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The Schilling test is used to determine whether the body absorbs vitamin B12 normally.
- Alternative Names
Vitamin B12 absorption test
- How the test is performed
This test may be performed in four different stages to find the cause of low vitamin B12 levels.
Stage I: You will get two doses of vitamin B12 (cobalamin). You will take a small, first dose (a radioactive form of B12) by mouth. You will a second, larger dose by a shot 1 hour later. You will need to collect your urine over the next 24 hours, and deliver it to a lab or your doctor's office. The urine will be checked to see if you are absorbing vitamin B12 normally. For information on collecting the urine sample, see: 24-hour urine collection
If Stage I is abnormal, Stage II may be done 3 - 7 days later.
Stage II: You are given radioactive B12 along with intrinsic factor. Intrinsic factor is a protein produced by cells in the stomach lining. The body needs it so the intestines can absorb vitamin B12 efficiently.
Stage II of the test can tell whether low vitamin B12 levels are caused by problems in the stomach that prevent it from producing intrinsic factor.
If a Stage II test is abnormal, a Stage III test is performed.
Stage III: This test is done after you have taken antibiotics for 2 weeks. It can tell whether abnormal bacterial growth has caused the low vitamin B12 levels.
Stage IV: This test determines whether low vitamin B12 levels are caused by problems with the pancreas. With this test, you will take pancreatic enzymes for three days, followed by a radioactive dose of vitamin B12.
- How to prepare for the test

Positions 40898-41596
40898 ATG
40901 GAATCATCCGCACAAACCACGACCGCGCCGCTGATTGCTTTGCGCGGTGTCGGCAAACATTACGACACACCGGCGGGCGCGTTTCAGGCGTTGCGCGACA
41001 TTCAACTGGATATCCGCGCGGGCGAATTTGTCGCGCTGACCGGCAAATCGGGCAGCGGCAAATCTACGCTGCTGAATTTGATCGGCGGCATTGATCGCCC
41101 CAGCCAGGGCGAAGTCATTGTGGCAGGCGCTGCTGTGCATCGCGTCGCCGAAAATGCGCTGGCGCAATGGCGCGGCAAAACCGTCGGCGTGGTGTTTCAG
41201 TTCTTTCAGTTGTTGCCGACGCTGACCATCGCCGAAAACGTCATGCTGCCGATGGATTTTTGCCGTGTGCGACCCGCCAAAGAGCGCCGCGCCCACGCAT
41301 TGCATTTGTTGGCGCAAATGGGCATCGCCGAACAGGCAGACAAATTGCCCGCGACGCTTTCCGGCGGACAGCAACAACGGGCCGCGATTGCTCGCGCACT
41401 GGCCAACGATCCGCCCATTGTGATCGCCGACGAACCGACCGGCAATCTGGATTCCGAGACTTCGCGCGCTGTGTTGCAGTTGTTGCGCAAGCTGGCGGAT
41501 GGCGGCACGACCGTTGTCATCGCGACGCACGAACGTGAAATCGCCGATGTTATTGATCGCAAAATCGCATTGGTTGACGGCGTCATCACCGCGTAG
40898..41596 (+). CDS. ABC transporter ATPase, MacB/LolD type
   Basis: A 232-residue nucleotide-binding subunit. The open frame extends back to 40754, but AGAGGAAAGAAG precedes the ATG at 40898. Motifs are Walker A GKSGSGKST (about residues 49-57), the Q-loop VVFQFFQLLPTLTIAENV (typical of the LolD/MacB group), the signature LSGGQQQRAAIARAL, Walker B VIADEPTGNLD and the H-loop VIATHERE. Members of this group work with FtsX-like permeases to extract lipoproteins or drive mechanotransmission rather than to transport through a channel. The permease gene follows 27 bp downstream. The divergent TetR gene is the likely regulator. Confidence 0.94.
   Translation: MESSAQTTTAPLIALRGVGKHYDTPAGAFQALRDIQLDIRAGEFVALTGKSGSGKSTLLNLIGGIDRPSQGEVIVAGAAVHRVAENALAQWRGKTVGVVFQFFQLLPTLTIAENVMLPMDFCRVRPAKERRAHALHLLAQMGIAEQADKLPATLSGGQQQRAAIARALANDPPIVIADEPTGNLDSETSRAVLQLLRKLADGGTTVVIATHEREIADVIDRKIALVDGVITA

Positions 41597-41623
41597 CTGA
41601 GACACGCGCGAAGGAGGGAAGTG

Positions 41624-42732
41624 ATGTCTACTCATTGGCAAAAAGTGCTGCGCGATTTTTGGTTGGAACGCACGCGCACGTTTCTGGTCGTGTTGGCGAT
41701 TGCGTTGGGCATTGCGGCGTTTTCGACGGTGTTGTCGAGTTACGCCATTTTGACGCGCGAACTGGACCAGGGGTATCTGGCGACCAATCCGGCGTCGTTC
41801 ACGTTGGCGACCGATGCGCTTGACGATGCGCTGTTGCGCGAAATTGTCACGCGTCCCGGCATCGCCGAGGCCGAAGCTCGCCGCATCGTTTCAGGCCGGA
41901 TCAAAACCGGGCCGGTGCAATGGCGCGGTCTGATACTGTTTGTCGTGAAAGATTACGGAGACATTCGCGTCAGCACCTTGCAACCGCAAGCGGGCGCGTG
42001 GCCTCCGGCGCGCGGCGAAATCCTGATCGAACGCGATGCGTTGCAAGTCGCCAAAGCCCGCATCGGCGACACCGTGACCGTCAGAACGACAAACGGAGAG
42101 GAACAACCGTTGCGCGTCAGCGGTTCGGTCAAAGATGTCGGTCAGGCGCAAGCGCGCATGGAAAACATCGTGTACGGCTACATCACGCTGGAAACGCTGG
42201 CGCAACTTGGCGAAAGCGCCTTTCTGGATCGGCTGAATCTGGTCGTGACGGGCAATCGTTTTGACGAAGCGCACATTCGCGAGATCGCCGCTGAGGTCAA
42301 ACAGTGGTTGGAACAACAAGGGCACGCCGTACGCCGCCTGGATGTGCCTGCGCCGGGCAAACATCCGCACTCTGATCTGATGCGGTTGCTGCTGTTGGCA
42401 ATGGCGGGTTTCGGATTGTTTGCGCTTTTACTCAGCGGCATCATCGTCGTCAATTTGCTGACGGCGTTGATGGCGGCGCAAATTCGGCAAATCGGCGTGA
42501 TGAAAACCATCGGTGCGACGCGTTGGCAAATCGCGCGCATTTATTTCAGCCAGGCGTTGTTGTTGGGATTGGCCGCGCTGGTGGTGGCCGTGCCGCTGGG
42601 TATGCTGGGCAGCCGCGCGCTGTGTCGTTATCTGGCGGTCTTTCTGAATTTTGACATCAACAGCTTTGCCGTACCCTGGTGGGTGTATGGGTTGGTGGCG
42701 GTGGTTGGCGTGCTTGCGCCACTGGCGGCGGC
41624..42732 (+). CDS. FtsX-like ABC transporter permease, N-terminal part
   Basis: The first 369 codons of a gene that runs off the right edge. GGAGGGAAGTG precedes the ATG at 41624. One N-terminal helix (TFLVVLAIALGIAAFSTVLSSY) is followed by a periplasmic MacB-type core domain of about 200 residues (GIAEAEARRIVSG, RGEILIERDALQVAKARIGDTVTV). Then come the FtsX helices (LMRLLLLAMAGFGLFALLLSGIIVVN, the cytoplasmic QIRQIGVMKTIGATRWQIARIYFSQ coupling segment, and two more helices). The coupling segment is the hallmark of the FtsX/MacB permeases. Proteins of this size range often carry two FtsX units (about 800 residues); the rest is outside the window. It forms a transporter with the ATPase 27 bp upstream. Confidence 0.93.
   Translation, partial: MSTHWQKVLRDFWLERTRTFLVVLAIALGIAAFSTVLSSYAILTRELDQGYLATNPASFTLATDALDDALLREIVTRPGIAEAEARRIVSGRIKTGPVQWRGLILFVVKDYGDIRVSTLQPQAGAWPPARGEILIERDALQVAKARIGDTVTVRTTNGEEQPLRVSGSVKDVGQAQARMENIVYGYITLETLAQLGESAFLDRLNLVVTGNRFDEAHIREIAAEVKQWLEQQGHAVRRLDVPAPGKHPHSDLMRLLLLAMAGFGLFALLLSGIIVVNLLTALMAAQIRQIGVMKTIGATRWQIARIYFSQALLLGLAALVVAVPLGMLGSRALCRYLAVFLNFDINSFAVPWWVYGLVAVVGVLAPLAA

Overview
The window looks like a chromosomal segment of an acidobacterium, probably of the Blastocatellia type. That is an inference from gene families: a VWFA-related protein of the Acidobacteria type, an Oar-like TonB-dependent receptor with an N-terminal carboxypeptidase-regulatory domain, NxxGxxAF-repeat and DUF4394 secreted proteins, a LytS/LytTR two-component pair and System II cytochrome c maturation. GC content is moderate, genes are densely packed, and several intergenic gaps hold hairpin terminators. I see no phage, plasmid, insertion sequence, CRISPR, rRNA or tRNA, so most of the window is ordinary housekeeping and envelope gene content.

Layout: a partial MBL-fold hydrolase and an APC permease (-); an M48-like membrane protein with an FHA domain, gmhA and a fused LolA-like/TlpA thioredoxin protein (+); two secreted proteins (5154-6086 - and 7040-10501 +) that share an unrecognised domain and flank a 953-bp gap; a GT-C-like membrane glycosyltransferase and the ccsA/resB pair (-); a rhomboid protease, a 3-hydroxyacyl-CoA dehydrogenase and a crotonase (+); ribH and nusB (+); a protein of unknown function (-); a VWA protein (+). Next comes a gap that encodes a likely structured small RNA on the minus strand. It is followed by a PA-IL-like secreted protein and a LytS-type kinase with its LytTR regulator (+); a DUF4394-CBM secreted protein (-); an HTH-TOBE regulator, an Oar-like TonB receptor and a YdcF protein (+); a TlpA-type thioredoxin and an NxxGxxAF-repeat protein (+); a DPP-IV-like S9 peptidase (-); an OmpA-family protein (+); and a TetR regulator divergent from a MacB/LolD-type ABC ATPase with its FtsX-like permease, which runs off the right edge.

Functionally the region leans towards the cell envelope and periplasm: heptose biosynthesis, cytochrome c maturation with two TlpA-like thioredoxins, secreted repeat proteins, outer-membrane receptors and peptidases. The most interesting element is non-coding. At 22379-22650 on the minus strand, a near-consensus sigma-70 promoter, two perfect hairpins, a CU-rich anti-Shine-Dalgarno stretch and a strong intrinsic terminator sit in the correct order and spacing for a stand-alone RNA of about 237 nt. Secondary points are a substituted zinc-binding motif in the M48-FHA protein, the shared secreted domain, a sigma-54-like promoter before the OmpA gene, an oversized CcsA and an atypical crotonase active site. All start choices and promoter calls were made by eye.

- Do not eat for 8 hours before starting the test, then eat normally for the next 24 hours. You can drink water.
- The health care provider may ask you to stop taking drugs that can affect the test.
- You cannot have intramuscular injection B12 within 3 days before the test.
- How the test will feel
The injection of vitamin B12 may sting.
- Why the test is performed
- Normal Values
Urinating 8 - 40% of the radioactive vitamin B12 within 24 hours is normal.
Note: Normal value ranges may vary slightly among different laboratories. Talk to your doctor about the meaning of your specific test results.
- What abnormal results mean
Low vitamin B12 levels can cause megoblastic anemia.
If there is a problem with the stomach's ability to make intrinsic factor, Stage I of the test will be abnormal and Stage II will be normal.
Both the Stage I and II Schilling tests will be abnormal in people who have problems absorbing vitamin B12 and intrinsic factor in the small intestine.
Abnormal results may be due:
- What the risks are
- Local reaction to vitamin injection
- Feeling lightheaded
Antony AC. Megaloblastic anemias. In: Goldman L, Ausiello D, eds. Cecil Medicine. 23rd ed. Philadelphia, Pa: Saunders Elsevier; 2007:chap 170.
Review Date: 12/8/2009
Reviewed By: David C. Dugdale, III, MD, Professor of Medicine, Division of General Medicine, Department of Medicine, University of Washington School of Medicine. Also reviewed by David Zieve, MD, MHA, Medical Director, A.D.A.M., Inc.